On Socks and Services

Every morning, you have a shower and put some clean socks on. You might still wear the same trousers as the other day, or that t-shirt you wore last friday. Or even an inside-out pair of boxers if you just can’t be bothered. But in the name of all that’s sacred, you need a fresh pair of socks every morning. Don’t dispute this fact.

And there are millions of ways to end up with at least one pair of fresh socks in your drawer, but it’s basically down to either constantly buying new ones, washing them yourself or getting someone else to do it for you, with various degrees of automation.

Suppose, like me, you already tried to buy a 7-pack of socks every week for about two months and realised that was a bad economic decision (and also not a very ecological one), and that you want to dedicate your time at home to learn how to cook that stuff you see on Cooking For Engineers, instead of having to constantly remind yourself to do the laundry. You just don’t want to think too much about it, if at all.

In fact, you want to minimise your involvement in the time it takes to do it, even if the task itself takes a bit longer. The laundrette next door seems like a good idea in this case - your involvement is reduced as now you don’t have to do so many little washes because of the laughable size of the washing machine in your flat.

This would be the equivalent of something like a Web Service. You have to go there, in baskets as big and full as possible as to avoid doing too many trips. You’re subject to environment instability (after all, it’s annoying to walk there in the rain or if the network is playing up) but the economies of scale make it quite cheap. Amazon S3 is a great example.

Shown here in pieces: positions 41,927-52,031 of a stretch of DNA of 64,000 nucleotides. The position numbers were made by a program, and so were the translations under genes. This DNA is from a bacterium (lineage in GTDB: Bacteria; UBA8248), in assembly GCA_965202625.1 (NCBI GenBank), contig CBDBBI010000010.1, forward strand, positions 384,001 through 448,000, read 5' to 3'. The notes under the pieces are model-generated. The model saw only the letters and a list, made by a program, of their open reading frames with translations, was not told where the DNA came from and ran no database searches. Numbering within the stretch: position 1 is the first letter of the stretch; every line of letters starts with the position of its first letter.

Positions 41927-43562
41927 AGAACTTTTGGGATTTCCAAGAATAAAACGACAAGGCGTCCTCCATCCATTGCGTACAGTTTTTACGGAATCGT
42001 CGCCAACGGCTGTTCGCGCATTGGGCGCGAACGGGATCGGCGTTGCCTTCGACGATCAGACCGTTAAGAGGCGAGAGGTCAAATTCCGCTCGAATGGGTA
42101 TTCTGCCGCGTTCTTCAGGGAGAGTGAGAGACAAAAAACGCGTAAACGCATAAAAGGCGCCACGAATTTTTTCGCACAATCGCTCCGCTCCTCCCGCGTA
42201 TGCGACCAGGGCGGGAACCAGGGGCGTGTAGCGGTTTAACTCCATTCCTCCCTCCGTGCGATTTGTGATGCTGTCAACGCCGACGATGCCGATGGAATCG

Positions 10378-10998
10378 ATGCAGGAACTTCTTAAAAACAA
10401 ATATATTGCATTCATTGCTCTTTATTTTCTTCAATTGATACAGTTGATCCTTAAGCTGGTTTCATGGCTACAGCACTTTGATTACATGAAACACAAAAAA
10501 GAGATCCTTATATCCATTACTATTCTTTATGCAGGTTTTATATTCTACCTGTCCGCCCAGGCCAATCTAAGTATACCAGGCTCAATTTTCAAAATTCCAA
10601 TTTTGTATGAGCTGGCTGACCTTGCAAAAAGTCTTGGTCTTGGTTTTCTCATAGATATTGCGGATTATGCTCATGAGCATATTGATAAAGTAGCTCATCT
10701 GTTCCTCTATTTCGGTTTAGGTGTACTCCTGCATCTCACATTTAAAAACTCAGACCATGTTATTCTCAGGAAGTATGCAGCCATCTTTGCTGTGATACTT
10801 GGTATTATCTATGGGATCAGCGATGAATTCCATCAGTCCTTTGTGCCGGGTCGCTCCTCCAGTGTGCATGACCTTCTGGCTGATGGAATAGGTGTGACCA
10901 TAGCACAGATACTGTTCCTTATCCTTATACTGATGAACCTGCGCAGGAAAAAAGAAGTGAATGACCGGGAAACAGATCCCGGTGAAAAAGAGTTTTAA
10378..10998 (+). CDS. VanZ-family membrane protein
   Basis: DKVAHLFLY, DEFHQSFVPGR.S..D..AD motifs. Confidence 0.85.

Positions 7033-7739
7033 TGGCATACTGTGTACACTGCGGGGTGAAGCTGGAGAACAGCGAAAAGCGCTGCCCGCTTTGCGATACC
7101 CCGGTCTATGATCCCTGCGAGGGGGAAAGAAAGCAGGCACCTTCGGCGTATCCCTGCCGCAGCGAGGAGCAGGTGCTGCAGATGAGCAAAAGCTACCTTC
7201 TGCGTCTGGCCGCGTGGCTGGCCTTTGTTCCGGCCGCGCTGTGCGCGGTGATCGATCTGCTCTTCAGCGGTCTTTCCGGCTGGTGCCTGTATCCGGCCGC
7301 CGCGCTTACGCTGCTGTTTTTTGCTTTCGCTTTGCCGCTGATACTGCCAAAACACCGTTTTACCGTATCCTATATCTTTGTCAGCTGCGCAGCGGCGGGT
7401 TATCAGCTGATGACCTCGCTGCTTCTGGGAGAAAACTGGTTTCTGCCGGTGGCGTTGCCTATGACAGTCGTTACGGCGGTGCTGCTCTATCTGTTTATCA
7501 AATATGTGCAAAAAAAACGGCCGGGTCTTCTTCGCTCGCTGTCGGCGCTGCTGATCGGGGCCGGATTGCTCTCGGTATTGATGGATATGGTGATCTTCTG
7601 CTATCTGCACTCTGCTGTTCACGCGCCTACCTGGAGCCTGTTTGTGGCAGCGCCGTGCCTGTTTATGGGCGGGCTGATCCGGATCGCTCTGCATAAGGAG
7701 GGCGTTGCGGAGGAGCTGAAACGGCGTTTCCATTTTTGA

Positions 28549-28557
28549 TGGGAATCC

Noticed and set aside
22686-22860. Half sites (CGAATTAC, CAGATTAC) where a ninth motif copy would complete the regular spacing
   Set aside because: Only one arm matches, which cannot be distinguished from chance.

Then there’s the other laundrette on the high street, which offers pick-up and drop-off. You have even less involvement because now even the question of how your socks get to the service is out of your mind. An equivalent would be a good runtime library - you don’t care how it does it, you just tell it to do stuff, and it works. The environment doesn’t interfere as much, but contrary to the laundrette example, libraries are a lot cheaper to use - in fact, you’ll see in this an inverse relation of cost between the examples.

If you really don’t want to think about the socks, though, you’ll want to hire a maid. A maid will set you back a considerable amount, but your involvement is absolutely zero and your clothes would get washed as soon as they become dirty: a considerably better service. An equivalent would be language runtime features such as a GC, which are almost invisible except when you attend to the fact you’re not doing it yourself.

From there, we can extrapolate:

As software developer-facing services become more elaborate, they require less involvement and cost less to use.

As sock-washing services become more elaborate, they require less involvement and cost more to use.

I imagine we can all quickly understand now why asking your girlfriend to do your laundry is a bad idea, but I’m not sure what’s the software development lesson from all of this.